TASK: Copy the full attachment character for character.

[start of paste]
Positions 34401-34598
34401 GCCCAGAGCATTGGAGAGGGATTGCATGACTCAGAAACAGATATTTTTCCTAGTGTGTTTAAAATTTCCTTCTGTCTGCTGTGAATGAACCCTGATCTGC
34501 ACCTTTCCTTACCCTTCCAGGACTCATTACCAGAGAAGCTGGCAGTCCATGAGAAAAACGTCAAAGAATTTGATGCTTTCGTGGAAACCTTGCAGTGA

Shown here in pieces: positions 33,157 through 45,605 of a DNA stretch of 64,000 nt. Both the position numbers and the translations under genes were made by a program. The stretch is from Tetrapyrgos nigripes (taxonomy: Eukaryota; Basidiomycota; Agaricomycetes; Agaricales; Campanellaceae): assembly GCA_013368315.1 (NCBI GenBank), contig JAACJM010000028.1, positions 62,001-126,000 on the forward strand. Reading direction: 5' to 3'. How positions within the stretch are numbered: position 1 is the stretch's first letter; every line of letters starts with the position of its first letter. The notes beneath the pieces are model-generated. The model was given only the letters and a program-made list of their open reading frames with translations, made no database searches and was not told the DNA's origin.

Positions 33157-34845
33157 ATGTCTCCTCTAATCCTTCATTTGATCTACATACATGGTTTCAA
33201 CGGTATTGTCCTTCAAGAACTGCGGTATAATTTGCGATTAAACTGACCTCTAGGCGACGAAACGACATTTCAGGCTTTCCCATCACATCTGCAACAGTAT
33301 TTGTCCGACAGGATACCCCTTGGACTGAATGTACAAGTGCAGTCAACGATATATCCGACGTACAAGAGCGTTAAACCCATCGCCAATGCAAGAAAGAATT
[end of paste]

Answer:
Positions 34401-34598
34401 GCCCAGAGCATTGGAGAGGGATTGCATGACTCAGAAACAGATATTTTTCCTAGTGTGTTTAAAATTTCCTTCTGTCTGCTGTGAATGAACCCTGATCTGC
34501 ACCTTTCCTTACCCTTCCAGGACTCATTACCAGAGAAGCTGGCAGTCCATGAGAAAAACGTCAAAGAATTTGATGCTTTCGTGGAAACCTTGCAGTGA

Shown here in pieces: positions 33,157 through 45,605 of a DNA stretch of 64,000 nt. Both the position numbers and the translations under genes were made by a program. The stretch is from Tetrapyrgos nigripes (taxonomy: Eukaryota; Basidiomycota; Agaricomycetes; Agaricales; Campanellaceae): assembly GCA_013368315.1 (NCBI GenBank), contig JAACJM010000028.1, positions 62,001-126,000 on the forward strand. Reading direction: 5' to 3'. How positions within the stretch are numbered: position 1 is the stretch's first letter; every line of letters starts with the position of its first letter. The notes beneath the pieces are model-generated. The model was given only the letters and a program-made list of their open reading frames with translations, made no database searches and was not told the DNA's origin.

Positions 33157-34845
33157 ATGTCTCCTCTAATCCTTCATTTGATCTACATACATGGTTTCAA
33201 CGGTATTGTCCTTCAAGAACTGCGGTATAATTTGCGATTAAACTGACCTCTAGGCGACGAAACGACATTTCAGGCTTTCCCATCACATCTGCAACAGTAT
33301 TTGTCCGACAGGATACCCCTTGGACTGAATGTACAAGTGCAGTCAACGATATATCCGACGTACAAGAGCGTTAAACCCATCGCCAATGCAAGAAAGAATT